Updated: Oct 8, 2021
From the aerial photos over Hoylake, the yellow line marks out the inner shore with potential to restore a sandy beach.
The red lines show the general area of drainage affecting Hoylake Beach.
There is a densely populated urban strip backed by an industrial area and a large agricultural area. The birds and the community functioned for decades with beach maintenance but the drains are old, and have been running off onto the beach from this area for too long, affecting the sediments.
The research studies so far have focused on the vegetation in the narrow yellow beach area, almost as a smokescreen for the bigger issues of drainage from the hinterland over the extensive intertidal mudflats .
Halting the Spartina control has allowed this invasive grass to spread along it's natural ecological niche, and it will continue to do so along the sheltered sections of the mudflats. It will be a long time before other species of plant can compete with it and dry such a large area out to become a grassland. Spartina is an aggressive invasive species, and what we now see on our shores just shows that. It’s even growing on that inner shore stretch where it's drier, and outside it's normal range.
Wirral Council have not been transparent nor had dialogue with the Hoylake community. These changes are affecting far too many and impacting negatively on the community.
The Wirral Council ‘Have Your Say’ portal is inadequate for the complexity of the issues that need addressing. Public questions raised in the Environment Committee meeting in September were NOT answered!
The potential hazards of marsh development are not being discussed with residents . Marshes are known to be unstable ecosystems, constantly changing . They are both sinks and sources of greenhouse gases at the same time, and the UK has limited up to date scientific information on this ‘flux’ data.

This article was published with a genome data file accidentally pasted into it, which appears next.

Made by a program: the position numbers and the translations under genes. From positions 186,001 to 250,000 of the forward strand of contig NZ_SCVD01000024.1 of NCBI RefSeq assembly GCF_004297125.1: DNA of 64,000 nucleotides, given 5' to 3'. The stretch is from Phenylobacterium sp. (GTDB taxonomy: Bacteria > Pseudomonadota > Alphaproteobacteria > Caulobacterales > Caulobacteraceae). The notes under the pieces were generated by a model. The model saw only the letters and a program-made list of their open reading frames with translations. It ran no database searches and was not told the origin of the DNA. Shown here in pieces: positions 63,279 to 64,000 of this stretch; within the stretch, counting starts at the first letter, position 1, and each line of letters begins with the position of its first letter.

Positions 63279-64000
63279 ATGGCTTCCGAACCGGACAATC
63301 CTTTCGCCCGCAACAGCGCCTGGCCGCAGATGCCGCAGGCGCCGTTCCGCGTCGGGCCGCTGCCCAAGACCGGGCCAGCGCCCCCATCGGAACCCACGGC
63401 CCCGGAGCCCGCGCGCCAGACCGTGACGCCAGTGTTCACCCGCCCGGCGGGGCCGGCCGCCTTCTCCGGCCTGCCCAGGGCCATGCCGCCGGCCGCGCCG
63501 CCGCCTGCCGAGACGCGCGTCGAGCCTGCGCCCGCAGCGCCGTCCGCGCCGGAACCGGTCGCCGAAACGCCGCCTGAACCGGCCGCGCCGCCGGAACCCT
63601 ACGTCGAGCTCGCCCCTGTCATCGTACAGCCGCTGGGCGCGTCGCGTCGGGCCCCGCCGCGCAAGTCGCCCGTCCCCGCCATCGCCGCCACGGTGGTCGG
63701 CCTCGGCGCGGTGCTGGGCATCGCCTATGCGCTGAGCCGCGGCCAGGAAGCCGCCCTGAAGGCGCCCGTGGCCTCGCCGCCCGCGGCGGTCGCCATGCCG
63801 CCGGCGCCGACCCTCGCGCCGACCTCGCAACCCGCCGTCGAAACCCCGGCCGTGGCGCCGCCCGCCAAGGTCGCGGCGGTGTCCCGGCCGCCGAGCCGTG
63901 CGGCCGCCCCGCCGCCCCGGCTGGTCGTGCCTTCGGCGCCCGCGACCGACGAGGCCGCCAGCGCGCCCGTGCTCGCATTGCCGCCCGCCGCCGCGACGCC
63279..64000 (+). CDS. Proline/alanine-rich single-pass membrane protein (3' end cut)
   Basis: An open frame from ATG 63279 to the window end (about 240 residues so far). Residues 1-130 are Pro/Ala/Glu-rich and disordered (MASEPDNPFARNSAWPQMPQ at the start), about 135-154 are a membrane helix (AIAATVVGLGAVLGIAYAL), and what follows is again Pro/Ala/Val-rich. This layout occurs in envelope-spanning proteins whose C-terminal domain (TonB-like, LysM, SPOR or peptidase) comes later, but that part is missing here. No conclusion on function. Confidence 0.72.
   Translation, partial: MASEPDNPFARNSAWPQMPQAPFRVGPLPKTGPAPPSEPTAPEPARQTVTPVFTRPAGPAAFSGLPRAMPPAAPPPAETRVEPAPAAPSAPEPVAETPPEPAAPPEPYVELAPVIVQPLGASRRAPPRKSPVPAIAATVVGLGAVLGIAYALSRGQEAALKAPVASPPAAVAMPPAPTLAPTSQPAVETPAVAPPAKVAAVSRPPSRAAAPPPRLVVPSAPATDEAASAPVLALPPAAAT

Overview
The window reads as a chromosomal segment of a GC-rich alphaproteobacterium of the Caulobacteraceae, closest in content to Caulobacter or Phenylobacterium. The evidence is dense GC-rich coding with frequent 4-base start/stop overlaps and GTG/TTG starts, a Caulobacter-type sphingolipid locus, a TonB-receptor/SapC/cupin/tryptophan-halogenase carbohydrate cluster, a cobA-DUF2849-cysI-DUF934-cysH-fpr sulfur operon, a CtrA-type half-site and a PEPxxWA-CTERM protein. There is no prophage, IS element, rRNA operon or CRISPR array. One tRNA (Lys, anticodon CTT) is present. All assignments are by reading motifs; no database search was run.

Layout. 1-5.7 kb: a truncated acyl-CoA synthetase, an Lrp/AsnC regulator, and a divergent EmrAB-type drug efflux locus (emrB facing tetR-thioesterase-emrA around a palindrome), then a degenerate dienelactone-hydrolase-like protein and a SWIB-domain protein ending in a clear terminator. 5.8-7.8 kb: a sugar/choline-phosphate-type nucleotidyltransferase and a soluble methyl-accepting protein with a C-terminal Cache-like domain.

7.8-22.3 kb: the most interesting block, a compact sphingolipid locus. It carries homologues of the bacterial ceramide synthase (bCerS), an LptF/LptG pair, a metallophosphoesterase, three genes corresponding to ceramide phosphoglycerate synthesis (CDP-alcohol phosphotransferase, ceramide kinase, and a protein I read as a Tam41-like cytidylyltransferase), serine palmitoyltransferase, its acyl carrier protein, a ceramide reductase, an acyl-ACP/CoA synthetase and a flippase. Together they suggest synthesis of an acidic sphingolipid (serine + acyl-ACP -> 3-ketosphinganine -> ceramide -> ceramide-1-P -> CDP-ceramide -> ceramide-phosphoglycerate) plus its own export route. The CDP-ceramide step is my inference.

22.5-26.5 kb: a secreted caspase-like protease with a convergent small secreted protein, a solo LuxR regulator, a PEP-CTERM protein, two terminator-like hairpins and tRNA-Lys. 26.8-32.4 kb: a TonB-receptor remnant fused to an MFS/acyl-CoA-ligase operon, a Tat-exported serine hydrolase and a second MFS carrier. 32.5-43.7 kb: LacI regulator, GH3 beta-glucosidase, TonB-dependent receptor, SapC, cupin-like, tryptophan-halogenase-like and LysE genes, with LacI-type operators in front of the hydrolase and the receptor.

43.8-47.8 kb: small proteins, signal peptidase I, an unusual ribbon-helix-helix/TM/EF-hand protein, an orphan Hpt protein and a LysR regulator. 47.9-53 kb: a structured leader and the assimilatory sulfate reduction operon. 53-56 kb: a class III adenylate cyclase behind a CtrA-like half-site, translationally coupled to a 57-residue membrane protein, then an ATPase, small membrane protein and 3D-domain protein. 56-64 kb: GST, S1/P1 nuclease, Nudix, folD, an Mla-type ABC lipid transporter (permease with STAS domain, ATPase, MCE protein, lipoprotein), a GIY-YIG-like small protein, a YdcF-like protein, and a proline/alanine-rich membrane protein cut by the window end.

This is worrying and more research needs to be done as the actual risks need to be assessed for temperate areas subject to sea level and climate changes.
Saltmarshes should not be advocated as being good blue carbon stores when unexpected results have been found in other parts of the world. We need up to date UK research.
Sand defences as an alternative for climate and sea level rises needs serious discussion, and funding! We have sand in abundance blowing in.
Why hasn’t the Wirral Environment Committee published the anticipated effects on our local environmental area, following the abrupt policy change to a ‘NO VEGETATION MAINTENANCE’ disclosing the expected impact, and why!
Most importantly, why did the Chair of the Environment Committee during a YouTube interview with the ‘Earth Moves Co-operative’ in Wallasey, indicate the importance of Risk Assessment as follows:
"gives a wakeup call before policy is taken further and is possibly a hidden thing that people cannot see, but probably has a considerable impact on how the council behaves, it is probably the thing I'm most proud of, but , like I say it's not something people can see” Click here for the interview
Correct! It should provide a wake up....so what’s the plan Wirral Council?
Extract from Wirral Policy Document 2020 to 2025 .
'Decisions will never be taken behind closed doors. We will never take any decisions without first actively seeking out, and taking account of the views of the people that decision affects. Public services in Wirral will be accountable, and they will equally be inclusive, open and transparent'.
So Wirral Council…. Listen to us…Talk to us! That's your policy ….stick to it!
It's a difficult complex issue and much dialogue is needed.
So many people are turning a blind eye to the Spartina issue and it’s causing mistrust to develop, and the destruction of both the beach and community!
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